Significant differences were found in LI among months during the sampling period (ANOVA, F (8, 35) = 3.65, P < 0.05). Tukey post hoc analysis revealed that the LI of November 2006 was significantly lower than that of July 2006, March, and April 2007 (Fig. 4a). No significant differences were found in PI between months (ANOVA, F (7, 23) = 2.13, P = 0.08) (Fig. 4b).

Fig. 4
figure4

Monthly variations in lipid index (LI) and protein index (PI) in oocytes of Trophon geversianus. a LI annual variation (mean ± SE, n = 4–5). Significant differences in LI between months are indicated with different symbols (Asterisks, filled diamonds). b PI annual variation (mean ± SE, n = 3–4). No significant differences were found in PI between months

A significant and positive correlation between L and O (Pearson correlation, r = 0.08, N = 43, P < 0.001) and between P and O (Spearman rank correlation, r s = 0.78, N = 31, P < 0.001), indicates an increase in both yolk types’ content during oogenesis (Fig. 5a, b). No significant correlation was found between LI and O or between PI and O.

Fig. 5
figure5

Lipid and protein content in Trophon geversianus. a Relationship between lipid content and oocyte area. Significant Pearson correlation was found (r = 0.80; p < 0.001). b Relationship between protein content and oocyte area. Significant nonparametric Spearman correlation was found (r = 0.78; p < 0.001)

In oocytes <10,000 μm2, a significant and positive correlation was observed between LI and O (Pearson correlation, r = 0.33, N = 43, P < 0.05) (Fig. 6a), but there was no correlation between PI and O (Fig. 6b). For oocytes >10,000 μm2, no significant correlation was verified between LI or PI and O (Fig. 6a, b).

Fig. 6
figure6

Lipid index (LI) and protein index (PI) in oocytes <10,000 and >10,000 μm2 of area in Trophon geversianus. a Relationship between LI and oocyte area (O). Significant Pearson correlation between LI and O was found in oocytes <10,000 μm2 (r = 0.33; p < 0.05) but not in cells >1,000 μm2. b Relationship between PI and O. No significant correlation was found in oocytes <10,000 μm2 nor in oocytes <10,000 μm2

Discussion

Germinal cells in different developmental stages were observed every month in T. geversianus females, indicating the absence of a resting phase in the gametogenic cycle of Golfo San José’s population. Between September and October 2006, and between February and March 2007, the frequency of Lvo decreases markedly, suggesting spawning events in the population. These events, in turn, coincided with rises in the mean surface water temperature and a 13 light-hour photoperiod, agreeing with Cumplido et al. (2010), who observed that T. geversianus females maintained in laboratory conditions began spawning when the photoperiod reached 13 light hours. It has also been reported by histological methods that spawning events in other template water marine gastropods are induced by changes in water temperature (Giménez and Penchaszadeh 2002; Arrighetti and Penchaszadeh 2010).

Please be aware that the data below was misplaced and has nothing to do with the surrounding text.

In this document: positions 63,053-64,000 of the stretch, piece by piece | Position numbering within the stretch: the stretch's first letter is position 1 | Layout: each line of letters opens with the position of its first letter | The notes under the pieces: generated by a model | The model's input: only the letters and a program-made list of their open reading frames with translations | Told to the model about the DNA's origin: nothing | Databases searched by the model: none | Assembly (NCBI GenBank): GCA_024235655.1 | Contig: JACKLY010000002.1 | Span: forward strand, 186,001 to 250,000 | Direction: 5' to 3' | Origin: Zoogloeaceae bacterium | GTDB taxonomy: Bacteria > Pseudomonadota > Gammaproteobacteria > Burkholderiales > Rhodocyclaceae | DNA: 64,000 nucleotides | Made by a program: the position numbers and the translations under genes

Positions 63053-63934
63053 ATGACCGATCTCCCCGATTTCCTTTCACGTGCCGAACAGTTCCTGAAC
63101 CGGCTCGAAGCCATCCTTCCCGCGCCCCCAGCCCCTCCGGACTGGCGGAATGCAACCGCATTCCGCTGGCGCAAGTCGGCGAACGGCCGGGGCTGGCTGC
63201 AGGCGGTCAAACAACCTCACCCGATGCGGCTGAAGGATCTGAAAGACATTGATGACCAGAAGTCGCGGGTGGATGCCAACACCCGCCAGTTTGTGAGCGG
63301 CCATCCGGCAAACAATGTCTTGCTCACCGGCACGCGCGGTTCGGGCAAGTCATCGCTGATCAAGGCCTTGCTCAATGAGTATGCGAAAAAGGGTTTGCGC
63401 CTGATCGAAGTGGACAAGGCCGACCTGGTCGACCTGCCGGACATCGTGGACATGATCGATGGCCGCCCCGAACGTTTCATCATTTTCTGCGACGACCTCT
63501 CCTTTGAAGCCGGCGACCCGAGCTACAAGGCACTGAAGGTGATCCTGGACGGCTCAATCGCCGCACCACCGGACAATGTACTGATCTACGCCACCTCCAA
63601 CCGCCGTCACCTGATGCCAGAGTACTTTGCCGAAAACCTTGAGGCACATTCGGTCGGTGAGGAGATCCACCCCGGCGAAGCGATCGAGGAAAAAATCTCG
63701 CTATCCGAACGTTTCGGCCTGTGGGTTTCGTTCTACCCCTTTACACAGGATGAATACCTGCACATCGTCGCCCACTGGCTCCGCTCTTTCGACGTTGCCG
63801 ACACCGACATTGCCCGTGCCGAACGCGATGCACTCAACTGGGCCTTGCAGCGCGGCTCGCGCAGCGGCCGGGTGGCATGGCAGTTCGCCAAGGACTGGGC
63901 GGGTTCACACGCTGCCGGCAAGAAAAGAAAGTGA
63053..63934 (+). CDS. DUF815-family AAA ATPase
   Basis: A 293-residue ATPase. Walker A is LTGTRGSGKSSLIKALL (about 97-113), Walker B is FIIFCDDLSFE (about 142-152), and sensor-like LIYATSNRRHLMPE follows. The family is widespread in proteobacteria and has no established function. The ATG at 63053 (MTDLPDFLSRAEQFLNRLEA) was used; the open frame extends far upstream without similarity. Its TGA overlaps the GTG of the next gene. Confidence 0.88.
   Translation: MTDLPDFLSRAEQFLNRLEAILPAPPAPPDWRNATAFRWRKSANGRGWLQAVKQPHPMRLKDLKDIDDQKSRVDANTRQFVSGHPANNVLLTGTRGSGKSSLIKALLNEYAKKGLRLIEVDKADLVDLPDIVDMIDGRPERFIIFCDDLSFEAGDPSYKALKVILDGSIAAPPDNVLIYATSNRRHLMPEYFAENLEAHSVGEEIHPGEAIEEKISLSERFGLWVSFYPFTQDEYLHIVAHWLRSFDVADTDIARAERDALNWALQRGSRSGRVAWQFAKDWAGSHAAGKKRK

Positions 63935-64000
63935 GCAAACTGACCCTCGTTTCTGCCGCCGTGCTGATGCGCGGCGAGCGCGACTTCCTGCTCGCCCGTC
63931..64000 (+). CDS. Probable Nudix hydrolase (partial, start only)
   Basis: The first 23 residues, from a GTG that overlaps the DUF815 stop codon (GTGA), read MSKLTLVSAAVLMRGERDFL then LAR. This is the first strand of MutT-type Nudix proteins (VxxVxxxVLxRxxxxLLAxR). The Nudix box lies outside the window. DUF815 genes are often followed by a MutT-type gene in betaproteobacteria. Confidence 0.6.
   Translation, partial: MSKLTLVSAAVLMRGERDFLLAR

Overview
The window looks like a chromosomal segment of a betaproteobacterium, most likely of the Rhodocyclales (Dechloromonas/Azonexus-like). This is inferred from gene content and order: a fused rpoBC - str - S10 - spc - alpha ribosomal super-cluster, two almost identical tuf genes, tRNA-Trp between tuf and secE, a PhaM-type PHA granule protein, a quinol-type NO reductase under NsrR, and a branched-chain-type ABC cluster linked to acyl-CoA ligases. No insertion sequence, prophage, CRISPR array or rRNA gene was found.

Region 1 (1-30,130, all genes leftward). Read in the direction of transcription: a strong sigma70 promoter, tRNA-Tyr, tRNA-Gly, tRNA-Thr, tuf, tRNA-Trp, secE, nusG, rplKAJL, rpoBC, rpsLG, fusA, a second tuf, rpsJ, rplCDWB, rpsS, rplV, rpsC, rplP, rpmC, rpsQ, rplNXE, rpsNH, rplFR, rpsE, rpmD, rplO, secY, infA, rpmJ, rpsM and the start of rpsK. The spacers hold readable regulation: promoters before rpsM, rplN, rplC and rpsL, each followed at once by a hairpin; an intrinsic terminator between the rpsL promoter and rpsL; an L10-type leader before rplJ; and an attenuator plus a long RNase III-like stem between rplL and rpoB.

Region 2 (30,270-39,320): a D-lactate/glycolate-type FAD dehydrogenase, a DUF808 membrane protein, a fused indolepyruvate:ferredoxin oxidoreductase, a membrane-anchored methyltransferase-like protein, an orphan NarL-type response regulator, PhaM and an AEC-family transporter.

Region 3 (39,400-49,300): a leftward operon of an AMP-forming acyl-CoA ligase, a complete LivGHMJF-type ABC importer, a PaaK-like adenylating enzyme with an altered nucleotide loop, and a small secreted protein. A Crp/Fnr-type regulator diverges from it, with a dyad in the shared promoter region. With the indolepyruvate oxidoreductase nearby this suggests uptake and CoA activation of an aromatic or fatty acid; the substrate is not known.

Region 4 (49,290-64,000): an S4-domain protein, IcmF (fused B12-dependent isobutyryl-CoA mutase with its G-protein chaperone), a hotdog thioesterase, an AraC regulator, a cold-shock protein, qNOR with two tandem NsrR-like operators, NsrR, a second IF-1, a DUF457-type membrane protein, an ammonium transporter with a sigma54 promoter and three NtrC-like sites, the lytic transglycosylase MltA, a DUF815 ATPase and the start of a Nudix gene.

Late vitellogenic oocytes frequencies remained relatively high from February to September, indicating the existence of not synchronized spawning events in the population during this period, coinciding with Cumplido et al. (2010), who observed mating events in Punta Cuevas (Golfo Nuevo, Chubut) from late March to late October and spawning events from May to November.

Variations in LI and Lvo frequency followed the same trend along the studied period except for February and March 2007. In February, despite the high Lvo frequency, LI was low; thus, it is possible that oocytes have a lower quality than those observed during autumn and winter. In March, LI increases, indicating that Lvo remaining after the first spawning event in the year have a better quality than those previously evacuated. The positive relationship observed between lipid and protein content and the area of oocytes indicate that yolk is accumulated along the entire cell development. Despite no relationship was found between LI and O or between PI and O, it was possible to verify a positive trend among the smaller area oocytes, so it was decided to separate the oocytes into two groups, <10,000 and >10,000 μm2 of area. This classification was based on Knack Almeida et al. results (personal communication) who have determined oocytes >10,000 μm2 as mature. The positive relationship found between LI and O among oocytes <10,000 μm2 suggests that during early stages of vitellogenesis the rate at which lipids are accumulated increases to remain constant in larger oocytes. This means that at the onset of vitellogenesis, the proportion of each oocyte occupied by lipids increases, but when cells reach certain size, the relationship between these two variables remains constant until the oocyte is spawned, although they keep on growing in size and in lipid content. In contrast, the proportion of oocyte occupied by proteins remains constant throughout the entire vitellogenesis. Furthermore, the proportion of the oocyte occupied by proteins, in general, was lower than lipids.

The similarities observed between gametogenic stages frequency and monthly LI, along with the fact that LI is higher than PI in every month studied and along the entire vitellogenenic process, suggests that the amount of lipid yolk is more important than the amount of proteinaceous yolk as a nutritive source for T. geversianus embryos and that LI is a good indicator of oocyte quality and reproductive cycle dynamics.